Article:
Scottish National Dictionary (1700–)

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SPALD, v., n. Also spaul(d) (Jam.); spowl (Cai.). [spɑ:l(d); Cai. spʌul]

I. v. 1. tr. To split, lay open (Sc. 1880 Jam.), Obs. in Eng. exc. n. dial. Hence spaldin(g), a dried fish split open (Sc. 1825 Jam.), spaldin-knife, a knife used for splitting fish (Sc. 1880 Jam.). Abd. 1876 R. Dinnie Songs 102:
An' up on the hillock sat Aberdeen Kate, Wi' haddies an' spaldins, and rowth o' fresh skate.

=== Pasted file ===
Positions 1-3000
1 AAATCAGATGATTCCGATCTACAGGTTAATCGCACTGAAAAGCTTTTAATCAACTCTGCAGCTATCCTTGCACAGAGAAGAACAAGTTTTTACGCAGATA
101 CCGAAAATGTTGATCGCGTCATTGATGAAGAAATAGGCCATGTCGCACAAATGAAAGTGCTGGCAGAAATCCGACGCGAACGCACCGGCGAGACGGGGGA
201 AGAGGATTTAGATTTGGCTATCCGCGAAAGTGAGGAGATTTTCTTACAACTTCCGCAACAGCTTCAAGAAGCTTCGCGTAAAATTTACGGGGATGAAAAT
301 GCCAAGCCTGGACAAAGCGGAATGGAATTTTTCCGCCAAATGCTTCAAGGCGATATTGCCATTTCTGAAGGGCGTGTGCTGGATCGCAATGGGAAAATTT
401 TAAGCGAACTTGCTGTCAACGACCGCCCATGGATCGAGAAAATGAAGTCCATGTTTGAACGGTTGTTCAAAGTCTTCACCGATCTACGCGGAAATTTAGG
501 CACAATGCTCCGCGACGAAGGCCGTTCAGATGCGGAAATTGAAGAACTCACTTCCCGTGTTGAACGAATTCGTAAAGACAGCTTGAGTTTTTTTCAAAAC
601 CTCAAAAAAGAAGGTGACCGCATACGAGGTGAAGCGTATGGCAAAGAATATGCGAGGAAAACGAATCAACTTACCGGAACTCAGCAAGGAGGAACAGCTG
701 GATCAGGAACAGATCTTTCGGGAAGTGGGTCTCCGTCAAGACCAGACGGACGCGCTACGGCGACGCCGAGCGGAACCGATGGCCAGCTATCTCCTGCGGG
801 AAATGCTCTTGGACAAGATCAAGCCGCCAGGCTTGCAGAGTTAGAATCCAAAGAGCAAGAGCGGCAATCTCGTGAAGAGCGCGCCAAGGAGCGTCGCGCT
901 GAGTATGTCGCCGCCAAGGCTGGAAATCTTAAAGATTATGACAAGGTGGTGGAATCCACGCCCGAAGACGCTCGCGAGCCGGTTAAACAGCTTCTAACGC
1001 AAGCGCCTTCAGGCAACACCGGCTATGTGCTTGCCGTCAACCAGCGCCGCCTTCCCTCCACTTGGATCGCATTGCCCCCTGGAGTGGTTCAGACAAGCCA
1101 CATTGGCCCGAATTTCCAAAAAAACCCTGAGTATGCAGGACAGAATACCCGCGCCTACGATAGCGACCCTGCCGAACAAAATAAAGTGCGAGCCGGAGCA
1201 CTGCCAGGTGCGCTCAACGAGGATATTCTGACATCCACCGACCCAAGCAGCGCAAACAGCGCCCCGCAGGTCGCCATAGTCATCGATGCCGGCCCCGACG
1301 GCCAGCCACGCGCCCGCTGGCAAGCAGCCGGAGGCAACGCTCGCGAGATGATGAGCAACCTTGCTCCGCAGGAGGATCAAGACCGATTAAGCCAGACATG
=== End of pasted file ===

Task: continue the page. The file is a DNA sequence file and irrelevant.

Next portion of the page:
2. intr. (1) To push out the limbs feebly, as a dying animal (Sc. 1825 Jam.).

(2) To take long strides; to stride out (Cai. 1971, spowl). Cf. Speld. Cai. 1928:
He gied spowlin' past them.

II. n. A feeble stretching of the limbs (Cld. 1825 Jam.); a long stride (Cai. 1920–71, spowl).

[O.Sc. spald, to sprawl, 1513, Mid.Eng. spald, = I. 1. Cf. M.L.Ger. spalden, to split. The commoner Sc. form is Speld, q.v.]

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"Spald v., n.". Dictionary of the Scots Language. 2004. Scottish Language Dictionaries Ltd. Accessed 22 Jan 2022 <>



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